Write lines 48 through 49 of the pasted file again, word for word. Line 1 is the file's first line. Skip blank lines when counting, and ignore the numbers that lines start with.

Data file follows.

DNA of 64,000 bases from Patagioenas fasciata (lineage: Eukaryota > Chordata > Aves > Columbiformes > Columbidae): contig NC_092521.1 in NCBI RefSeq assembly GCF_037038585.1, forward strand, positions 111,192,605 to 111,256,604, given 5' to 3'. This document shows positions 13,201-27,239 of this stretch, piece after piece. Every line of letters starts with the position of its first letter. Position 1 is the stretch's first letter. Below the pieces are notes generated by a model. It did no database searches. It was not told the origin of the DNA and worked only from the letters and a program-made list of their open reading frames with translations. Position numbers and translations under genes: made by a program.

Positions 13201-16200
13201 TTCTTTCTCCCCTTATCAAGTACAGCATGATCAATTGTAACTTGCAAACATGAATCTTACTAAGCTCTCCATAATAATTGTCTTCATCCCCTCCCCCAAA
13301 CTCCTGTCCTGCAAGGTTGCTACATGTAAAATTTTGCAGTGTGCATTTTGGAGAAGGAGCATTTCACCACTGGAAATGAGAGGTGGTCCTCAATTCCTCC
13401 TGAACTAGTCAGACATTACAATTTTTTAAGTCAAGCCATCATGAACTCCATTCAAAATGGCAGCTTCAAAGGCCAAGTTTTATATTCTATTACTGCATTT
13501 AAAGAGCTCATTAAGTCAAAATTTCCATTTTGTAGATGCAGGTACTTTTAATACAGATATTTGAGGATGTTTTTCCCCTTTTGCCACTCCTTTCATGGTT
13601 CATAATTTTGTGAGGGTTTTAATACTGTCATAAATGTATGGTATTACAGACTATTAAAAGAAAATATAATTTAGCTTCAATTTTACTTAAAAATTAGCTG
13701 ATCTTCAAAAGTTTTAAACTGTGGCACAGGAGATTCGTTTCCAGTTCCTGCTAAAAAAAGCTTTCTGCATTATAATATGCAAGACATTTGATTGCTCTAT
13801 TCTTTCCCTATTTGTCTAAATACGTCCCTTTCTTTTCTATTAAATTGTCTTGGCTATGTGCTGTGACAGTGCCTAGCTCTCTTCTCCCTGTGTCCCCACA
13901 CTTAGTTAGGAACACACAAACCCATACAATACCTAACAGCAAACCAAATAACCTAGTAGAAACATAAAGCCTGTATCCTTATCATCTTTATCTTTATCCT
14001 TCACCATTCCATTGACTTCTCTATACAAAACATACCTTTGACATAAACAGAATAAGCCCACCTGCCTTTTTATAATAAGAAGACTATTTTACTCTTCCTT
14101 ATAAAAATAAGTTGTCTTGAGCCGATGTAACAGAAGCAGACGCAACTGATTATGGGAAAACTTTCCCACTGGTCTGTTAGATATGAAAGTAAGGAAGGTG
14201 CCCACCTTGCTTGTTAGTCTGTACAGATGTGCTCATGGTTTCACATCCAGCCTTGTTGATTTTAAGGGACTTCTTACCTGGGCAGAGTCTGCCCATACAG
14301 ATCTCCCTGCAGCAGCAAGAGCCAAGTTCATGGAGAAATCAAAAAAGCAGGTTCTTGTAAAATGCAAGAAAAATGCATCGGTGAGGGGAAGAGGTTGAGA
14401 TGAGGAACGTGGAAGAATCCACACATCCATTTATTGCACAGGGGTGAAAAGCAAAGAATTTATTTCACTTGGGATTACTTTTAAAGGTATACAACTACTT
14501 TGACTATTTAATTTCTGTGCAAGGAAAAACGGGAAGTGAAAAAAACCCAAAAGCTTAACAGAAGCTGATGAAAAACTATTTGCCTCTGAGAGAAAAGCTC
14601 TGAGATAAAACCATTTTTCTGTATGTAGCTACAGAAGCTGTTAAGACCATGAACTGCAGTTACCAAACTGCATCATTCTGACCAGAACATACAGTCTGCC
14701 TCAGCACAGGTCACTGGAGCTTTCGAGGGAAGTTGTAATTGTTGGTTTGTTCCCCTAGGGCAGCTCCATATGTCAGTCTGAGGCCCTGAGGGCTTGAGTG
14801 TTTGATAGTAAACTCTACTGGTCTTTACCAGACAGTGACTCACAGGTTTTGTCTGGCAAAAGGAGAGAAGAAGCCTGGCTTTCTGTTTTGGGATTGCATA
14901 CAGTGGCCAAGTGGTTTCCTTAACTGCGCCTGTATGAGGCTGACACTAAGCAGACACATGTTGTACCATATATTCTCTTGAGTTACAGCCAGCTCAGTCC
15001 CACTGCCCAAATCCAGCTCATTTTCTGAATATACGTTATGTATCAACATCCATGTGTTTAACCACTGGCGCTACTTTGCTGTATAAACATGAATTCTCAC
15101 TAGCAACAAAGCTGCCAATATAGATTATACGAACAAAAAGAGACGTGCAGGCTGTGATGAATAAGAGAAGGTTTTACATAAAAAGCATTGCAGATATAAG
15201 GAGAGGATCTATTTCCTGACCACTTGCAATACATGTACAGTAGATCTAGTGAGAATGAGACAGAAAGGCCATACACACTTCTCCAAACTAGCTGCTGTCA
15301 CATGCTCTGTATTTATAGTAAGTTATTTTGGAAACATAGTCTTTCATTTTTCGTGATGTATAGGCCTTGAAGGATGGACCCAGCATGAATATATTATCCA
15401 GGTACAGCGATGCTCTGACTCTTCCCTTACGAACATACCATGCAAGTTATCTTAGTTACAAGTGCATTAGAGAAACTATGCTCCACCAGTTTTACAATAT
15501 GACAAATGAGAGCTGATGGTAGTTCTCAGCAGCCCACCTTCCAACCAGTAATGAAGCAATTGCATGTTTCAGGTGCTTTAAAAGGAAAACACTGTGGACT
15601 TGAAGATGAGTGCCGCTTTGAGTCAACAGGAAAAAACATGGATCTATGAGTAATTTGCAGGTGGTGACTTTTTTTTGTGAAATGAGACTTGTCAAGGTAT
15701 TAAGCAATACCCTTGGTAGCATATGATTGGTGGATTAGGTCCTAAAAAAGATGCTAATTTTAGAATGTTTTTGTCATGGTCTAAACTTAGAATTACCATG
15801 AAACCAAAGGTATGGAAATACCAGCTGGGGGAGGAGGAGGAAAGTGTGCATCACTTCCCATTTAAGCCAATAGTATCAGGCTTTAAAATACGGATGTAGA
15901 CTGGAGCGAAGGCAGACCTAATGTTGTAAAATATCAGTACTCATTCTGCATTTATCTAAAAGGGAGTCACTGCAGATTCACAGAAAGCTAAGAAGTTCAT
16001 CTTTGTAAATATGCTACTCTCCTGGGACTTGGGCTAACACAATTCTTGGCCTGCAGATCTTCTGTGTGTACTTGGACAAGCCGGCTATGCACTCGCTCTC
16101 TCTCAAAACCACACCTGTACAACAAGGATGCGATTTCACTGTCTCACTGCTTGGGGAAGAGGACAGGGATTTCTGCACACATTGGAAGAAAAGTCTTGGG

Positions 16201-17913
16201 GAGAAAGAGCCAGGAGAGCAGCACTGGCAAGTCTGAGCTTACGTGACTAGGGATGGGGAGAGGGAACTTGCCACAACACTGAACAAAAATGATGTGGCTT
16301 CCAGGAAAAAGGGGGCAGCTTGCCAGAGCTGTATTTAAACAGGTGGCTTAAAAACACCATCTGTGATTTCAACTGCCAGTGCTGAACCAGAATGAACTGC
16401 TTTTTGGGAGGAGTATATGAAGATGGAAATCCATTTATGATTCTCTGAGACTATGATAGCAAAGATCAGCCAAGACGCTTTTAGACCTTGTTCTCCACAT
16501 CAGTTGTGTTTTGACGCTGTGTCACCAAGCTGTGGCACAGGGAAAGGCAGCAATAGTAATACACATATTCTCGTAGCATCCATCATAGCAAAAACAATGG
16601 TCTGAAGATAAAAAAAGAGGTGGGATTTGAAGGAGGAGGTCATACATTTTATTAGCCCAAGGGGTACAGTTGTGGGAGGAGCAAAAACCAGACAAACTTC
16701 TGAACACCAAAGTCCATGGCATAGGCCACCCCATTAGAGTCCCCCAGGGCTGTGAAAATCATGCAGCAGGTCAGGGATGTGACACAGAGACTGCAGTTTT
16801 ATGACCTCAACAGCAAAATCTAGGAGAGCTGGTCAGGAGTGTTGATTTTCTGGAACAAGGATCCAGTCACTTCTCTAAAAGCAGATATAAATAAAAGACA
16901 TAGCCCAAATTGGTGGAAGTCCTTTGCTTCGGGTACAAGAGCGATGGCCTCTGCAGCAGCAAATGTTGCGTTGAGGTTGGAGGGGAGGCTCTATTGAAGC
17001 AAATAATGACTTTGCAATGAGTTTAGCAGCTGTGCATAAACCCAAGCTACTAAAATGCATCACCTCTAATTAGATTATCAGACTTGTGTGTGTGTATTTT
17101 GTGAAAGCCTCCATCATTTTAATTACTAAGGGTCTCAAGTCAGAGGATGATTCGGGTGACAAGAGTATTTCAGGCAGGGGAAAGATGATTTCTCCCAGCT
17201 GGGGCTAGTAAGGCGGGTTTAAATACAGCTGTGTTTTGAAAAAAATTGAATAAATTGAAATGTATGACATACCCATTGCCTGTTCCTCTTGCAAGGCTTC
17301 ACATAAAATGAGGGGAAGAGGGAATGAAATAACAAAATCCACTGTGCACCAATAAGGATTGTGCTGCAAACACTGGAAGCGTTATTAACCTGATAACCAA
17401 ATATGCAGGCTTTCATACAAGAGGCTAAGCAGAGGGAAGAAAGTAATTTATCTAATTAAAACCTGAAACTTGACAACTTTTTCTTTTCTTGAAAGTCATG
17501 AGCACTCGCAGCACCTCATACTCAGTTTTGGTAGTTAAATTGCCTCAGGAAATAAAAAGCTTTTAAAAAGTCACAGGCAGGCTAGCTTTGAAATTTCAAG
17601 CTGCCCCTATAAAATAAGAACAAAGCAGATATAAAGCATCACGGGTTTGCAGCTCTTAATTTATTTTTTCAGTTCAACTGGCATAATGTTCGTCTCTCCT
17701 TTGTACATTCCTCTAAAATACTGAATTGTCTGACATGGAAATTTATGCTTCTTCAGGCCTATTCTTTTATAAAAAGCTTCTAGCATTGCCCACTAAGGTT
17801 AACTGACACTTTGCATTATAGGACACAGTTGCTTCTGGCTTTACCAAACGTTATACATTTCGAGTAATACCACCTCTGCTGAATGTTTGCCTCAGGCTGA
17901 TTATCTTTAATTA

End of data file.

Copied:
17601 CTGCCCCTATAAAATAAGAACAAAGCAGATATAAAGCATCACGGGTTTGCAGCTCTTAATTTATTTTTTCAGTTCAACTGGCATAATGTTCGTCTCTCCT
17701 TTGTACATTCCTCTAAAATACTGAATTGTCTGACATGGAAATTTATGCTTCTTCAGGCCTATTCTTTTATAAAAAGCTTCTAGCATTGCCCACTAAGGTT